IL-17A increases ADP-induced platelet aggregation

Francesco Maione, Carla Cicala, Elisabetta Liverani, Nicola Mascolo, Mauro Perretti, Fulvio D'Acquisto

Research output: Contribution to journalArticlepeer-review


The increased risk of thromboembolism and higher incidence of cardiovascular disorders are among the most common causes of morbidity in patients suffering from autoimmune diseases. In this study we tested the hypothesis that IL-17A, a key pro-inflammatory cytokine involved in the development of autoimmune diseases, exerts pro-aggregant effects on both human and mouse platelets. Human or murine platelets were incubated with IL-17A for 2 min at 37°C prior the addition of the stimuli. Aggregation was monitored in a light transmission aggregometer measuring changes in turbidity with continuous observation over a 5-min interval after the addition of the stimuli. IL-17RA, CD42b and CD62P expression as well as fibrinogen bindings were measured by FACS while Erk-2 phosphorylation was analyzed by western blot using phospho-specific antibodies. Pre-incubation with IL-17A increased ADP-, but not collagen-induced platelet aggregation and accelerated CD62P expression and exposure of fibrinogen binding sites. These effects were associated with a faster kinetic of ADP-induced Erk-2 phosphorylation and were lost in platelets deficient in the IL-17 receptor. Together these results unveil a novel aspect of the inflammatory nature of IL-17A suggesting, at the same time, that therapeutic strategies targeting this cytokine might provide further benefit for the treatment of autoimmune diseases by reducing the risk of cardiovascular-related pathologies.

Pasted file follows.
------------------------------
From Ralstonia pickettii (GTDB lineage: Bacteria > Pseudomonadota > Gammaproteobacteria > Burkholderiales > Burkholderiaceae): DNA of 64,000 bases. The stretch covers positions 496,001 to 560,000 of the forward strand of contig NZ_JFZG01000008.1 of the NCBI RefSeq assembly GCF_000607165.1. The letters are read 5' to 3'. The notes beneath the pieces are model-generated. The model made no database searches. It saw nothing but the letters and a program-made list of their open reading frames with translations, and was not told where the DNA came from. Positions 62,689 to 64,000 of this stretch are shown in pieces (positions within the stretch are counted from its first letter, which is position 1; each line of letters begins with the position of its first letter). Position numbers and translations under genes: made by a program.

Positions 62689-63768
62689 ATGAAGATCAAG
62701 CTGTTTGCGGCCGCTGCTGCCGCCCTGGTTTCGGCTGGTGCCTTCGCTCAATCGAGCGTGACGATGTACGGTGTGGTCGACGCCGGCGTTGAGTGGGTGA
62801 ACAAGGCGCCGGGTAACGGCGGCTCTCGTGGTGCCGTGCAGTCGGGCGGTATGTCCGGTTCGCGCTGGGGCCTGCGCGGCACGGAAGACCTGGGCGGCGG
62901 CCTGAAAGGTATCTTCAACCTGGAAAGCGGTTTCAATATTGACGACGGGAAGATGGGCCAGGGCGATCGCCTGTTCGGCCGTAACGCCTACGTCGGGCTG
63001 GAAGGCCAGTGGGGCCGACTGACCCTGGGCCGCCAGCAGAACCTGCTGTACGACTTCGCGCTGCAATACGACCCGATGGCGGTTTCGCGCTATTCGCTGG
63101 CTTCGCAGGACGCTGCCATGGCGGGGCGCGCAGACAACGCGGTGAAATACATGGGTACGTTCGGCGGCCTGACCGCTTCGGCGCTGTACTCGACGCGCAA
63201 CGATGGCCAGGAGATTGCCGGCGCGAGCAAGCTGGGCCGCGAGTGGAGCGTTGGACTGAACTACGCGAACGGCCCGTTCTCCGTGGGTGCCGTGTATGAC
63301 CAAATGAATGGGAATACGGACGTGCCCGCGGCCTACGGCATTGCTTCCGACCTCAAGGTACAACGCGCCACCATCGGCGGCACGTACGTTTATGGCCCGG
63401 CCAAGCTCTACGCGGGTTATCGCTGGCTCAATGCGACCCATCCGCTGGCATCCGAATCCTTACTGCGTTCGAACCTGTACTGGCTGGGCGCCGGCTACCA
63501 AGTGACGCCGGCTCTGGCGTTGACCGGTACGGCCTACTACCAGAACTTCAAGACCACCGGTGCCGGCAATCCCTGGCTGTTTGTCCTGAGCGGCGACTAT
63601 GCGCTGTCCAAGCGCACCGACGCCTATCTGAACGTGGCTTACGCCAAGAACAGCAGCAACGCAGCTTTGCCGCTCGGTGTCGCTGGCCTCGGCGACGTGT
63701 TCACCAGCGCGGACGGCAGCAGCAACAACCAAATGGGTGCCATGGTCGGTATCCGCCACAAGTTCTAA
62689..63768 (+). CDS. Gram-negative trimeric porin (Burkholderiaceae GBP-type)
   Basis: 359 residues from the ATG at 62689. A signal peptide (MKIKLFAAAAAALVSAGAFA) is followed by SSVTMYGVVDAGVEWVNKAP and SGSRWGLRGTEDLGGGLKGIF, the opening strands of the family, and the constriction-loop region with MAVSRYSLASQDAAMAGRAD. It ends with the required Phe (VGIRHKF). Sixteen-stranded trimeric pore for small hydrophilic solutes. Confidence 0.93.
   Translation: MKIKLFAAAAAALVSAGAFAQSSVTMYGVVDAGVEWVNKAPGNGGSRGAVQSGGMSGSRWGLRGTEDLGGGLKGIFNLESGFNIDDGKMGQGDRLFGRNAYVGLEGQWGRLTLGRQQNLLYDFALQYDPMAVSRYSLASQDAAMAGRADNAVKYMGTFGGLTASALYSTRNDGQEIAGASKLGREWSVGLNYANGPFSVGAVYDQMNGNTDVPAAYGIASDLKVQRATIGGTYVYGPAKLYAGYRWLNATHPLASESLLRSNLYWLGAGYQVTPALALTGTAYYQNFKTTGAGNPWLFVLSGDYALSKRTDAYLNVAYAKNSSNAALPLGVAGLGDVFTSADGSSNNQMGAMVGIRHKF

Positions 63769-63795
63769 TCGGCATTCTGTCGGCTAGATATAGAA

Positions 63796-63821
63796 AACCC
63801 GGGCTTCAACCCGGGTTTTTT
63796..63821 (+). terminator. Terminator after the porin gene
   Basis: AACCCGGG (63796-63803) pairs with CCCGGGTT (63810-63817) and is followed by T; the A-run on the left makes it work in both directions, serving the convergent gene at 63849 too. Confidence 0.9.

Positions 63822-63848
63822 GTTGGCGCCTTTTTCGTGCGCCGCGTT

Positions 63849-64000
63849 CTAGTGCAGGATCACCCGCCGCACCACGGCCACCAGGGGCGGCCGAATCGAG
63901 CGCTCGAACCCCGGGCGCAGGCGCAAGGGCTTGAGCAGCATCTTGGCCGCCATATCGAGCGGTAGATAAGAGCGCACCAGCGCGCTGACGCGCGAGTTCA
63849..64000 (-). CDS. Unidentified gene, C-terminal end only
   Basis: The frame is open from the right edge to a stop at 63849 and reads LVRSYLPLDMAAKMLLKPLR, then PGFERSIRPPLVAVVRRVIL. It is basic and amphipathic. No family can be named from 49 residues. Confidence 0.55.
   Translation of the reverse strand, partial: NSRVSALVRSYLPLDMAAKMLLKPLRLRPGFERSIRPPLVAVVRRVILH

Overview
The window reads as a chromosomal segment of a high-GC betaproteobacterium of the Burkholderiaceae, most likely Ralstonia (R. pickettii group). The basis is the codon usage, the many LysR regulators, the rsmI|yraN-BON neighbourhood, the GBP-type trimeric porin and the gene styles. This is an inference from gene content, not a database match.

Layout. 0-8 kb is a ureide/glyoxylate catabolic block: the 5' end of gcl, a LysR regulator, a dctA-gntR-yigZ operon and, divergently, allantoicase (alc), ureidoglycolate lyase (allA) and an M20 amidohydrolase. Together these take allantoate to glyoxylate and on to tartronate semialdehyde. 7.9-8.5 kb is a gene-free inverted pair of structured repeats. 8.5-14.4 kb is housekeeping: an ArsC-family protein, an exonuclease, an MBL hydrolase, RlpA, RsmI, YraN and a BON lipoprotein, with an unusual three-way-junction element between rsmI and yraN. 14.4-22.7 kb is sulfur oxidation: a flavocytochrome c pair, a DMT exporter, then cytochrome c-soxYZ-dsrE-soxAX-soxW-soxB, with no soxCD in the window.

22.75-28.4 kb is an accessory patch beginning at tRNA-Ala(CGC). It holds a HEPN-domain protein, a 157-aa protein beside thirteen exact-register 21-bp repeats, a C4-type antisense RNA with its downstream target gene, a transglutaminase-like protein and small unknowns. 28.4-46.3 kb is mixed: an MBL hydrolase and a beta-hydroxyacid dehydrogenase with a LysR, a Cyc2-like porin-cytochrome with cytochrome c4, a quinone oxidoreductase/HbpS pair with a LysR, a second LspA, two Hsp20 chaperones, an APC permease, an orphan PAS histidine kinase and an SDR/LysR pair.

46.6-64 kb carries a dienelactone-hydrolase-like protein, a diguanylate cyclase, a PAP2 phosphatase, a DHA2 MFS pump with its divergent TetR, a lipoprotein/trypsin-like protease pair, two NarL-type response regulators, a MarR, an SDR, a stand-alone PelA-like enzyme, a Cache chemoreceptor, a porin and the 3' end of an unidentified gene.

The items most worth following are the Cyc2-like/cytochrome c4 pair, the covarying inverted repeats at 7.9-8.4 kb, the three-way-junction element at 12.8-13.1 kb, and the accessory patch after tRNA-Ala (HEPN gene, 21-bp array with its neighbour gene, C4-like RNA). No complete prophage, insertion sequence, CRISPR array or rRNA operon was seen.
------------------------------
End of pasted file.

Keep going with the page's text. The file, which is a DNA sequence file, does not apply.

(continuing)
Original languageEnglish
Pages (from-to)658-62
Number of pages5
Issue number4
Publication statusPublished - 20 May 2011


  • Adenosine Diphosphate
  • Adult
  • Animals
  • Autoimmune Diseases
  • Female
  • Humans
  • Interleukin-17
  • Male
  • Mice
  • Mice, Inbred C57BL
  • Mice, Mutant Strains
  • Middle Aged
  • Platelet Aggregation
  • Receptors, Interleukin-17
  • Thromboembolism
  • Journal Article
  • Research Support, Non-U.S. Gov't

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